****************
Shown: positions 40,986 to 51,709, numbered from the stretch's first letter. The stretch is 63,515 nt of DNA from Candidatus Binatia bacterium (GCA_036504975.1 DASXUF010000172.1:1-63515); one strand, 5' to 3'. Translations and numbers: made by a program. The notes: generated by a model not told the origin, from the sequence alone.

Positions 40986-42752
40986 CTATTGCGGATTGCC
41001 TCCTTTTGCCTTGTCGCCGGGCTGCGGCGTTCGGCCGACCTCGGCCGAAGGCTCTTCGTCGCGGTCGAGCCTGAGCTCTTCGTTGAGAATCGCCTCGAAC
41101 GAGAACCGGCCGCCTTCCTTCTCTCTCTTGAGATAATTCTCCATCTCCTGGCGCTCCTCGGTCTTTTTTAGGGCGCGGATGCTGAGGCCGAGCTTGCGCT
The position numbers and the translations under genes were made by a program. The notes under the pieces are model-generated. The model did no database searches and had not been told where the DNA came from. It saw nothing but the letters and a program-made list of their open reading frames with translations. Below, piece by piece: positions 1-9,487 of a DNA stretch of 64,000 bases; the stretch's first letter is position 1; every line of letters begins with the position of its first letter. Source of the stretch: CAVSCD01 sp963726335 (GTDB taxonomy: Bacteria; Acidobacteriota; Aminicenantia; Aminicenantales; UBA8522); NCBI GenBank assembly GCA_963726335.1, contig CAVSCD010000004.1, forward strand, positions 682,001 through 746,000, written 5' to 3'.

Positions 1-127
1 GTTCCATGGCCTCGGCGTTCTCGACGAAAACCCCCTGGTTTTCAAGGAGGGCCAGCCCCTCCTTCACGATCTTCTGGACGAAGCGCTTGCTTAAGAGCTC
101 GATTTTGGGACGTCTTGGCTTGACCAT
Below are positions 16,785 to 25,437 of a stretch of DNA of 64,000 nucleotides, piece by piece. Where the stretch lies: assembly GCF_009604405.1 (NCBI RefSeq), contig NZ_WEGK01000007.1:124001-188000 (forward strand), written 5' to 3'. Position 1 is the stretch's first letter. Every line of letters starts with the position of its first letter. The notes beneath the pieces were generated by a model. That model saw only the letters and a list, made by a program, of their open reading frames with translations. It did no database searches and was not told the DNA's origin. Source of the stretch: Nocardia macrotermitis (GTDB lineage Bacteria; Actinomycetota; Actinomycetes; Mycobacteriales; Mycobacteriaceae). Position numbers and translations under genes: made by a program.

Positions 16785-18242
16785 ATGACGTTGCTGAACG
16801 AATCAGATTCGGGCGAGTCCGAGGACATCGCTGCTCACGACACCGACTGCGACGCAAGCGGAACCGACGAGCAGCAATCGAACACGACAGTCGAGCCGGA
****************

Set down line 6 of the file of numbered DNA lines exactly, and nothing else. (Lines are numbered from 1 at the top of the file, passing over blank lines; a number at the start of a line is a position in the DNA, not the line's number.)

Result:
The position numbers and the translations under genes were made by a program. The notes under the pieces are model-generated. The model did no database searches and had not been told where the DNA came from. It saw nothing but the letters and a program-made list of their open reading frames with translations. Below, piece by piece: positions 1-9,487 of a DNA stretch of 64,000 bases; the stretch's first letter is position 1; every line of letters begins with the position of its first letter. Source of the stretch: CAVSCD01 sp963726335 (GTDB taxonomy: Bacteria; Acidobacteriota; Aminicenantia; Aminicenantales; UBA8522); NCBI GenBank assembly GCA_963726335.1, contig CAVSCD010000004.1, forward strand, positions 682,001 through 746,000, written 5' to 3'.